In 1957, five years after he discovered Jōmon culture, Tarō Okamoto set out on a trip in search of the true essence of Japanese culture and the first place he visited was the Tōhoku region, where he encountered ‘primeval Japan’.
Tōhoku was a poor region, cut off from the rest of the country in the winter, but there he discovered a ‘spirit of magic’ in dialog with an invisible power, still existed.
Having caught a glimpse of primeval Japan in the Tōhoku region, Tarō next found that the same spirit had been inherited by Okinawa. After his second visit to Tōhoku in 1962, he became convinced that the spirit of the Jōmon period still existed in the blood of the Japanese people. This experience was to decide the future direction of Tarō’s art and led directly to the creation of the ‘Tower of the Sun’.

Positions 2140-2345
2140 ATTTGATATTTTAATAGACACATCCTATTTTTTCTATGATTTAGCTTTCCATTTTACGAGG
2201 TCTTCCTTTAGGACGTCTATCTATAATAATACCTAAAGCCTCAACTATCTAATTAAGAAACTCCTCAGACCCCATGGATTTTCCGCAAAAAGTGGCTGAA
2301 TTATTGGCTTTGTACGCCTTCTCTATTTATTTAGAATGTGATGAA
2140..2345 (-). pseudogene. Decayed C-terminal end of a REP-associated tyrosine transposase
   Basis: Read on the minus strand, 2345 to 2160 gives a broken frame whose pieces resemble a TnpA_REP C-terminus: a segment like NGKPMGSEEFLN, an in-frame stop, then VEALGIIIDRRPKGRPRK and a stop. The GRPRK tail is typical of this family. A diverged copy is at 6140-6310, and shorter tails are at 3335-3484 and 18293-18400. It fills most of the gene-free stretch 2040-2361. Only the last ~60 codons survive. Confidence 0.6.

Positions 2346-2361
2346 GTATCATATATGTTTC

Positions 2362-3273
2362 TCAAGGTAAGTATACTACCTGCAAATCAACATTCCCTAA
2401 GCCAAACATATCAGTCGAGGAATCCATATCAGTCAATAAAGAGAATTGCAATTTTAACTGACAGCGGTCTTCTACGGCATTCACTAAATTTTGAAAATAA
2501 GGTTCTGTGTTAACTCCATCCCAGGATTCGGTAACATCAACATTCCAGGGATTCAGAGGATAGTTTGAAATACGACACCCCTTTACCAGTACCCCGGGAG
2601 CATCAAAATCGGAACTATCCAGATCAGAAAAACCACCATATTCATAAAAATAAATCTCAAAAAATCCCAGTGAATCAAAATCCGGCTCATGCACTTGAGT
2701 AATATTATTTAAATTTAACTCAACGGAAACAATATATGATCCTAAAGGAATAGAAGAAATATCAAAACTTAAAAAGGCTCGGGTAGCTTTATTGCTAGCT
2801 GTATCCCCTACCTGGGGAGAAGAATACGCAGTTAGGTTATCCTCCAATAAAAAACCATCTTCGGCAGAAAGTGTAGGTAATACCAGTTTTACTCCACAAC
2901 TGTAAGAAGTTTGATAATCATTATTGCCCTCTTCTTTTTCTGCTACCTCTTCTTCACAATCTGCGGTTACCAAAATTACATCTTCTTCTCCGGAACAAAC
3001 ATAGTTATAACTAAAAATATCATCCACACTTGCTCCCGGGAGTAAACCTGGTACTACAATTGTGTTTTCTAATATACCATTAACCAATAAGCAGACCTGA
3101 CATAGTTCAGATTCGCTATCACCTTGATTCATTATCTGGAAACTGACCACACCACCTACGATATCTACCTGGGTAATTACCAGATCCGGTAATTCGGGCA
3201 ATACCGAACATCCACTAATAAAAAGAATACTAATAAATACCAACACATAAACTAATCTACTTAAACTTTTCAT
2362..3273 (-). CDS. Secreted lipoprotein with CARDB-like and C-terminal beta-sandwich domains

The Tōhoku captured by Tarō Okamoto’s eye sixty years ago represents a solid and rich Japan. We may never have seen it ourselves but it is not irrelevant to us because it is our Japan and part of our true being as Japanese.
We hope that you will come and experience this ‘True Japan’ that has been cut out and preserved through eyes of Tarō Okamoto.
Akiomi Hirano, Director,
Taro Okamoto Memorial Museum